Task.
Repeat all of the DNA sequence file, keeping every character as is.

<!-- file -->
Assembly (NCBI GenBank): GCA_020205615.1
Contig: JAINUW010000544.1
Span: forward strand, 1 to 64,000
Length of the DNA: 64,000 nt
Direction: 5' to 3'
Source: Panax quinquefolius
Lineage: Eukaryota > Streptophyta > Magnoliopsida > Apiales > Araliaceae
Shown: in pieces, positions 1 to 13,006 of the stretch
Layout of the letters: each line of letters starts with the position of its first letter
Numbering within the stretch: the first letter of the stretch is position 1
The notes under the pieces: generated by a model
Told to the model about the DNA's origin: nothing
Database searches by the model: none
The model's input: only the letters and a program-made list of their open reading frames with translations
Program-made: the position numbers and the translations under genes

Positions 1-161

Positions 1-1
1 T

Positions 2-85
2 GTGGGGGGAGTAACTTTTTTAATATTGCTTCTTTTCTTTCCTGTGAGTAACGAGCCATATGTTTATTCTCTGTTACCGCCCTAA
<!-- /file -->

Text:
Assembly (NCBI GenBank): GCA_020205615.1
Contig: JAINUW010000544.1
Span: forward strand, 1 to 64,000
Length of the DNA: 64,000 nt
Direction: 5' to 3'
Source: Panax quinquefolius
Lineage: Eukaryota > Streptophyta > Magnoliopsida > Apiales > Araliaceae
Shown: in pieces, positions 1 to 13,006 of the stretch
Layout of the letters: each line of letters starts with the position of its first letter
Numbering within the stretch: the first letter of the stretch is position 1
The notes under the pieces: generated by a model
Told to the model about the DNA's origin: nothing
Database searches by the model: none
The model's input: only the letters and a program-made list of their open reading frames with translations
Program-made: the position numbers and the translations under genes

Positions 1-161

Positions 1-1
1 T

Positions 2-85
2 GTGGGGGGAGTAACTTTTTTAATATTGCTTCTTTTCTTTCCTGTGAGTAACGAGCCATATGTTTATTCTCTGTTACCGCCCTAA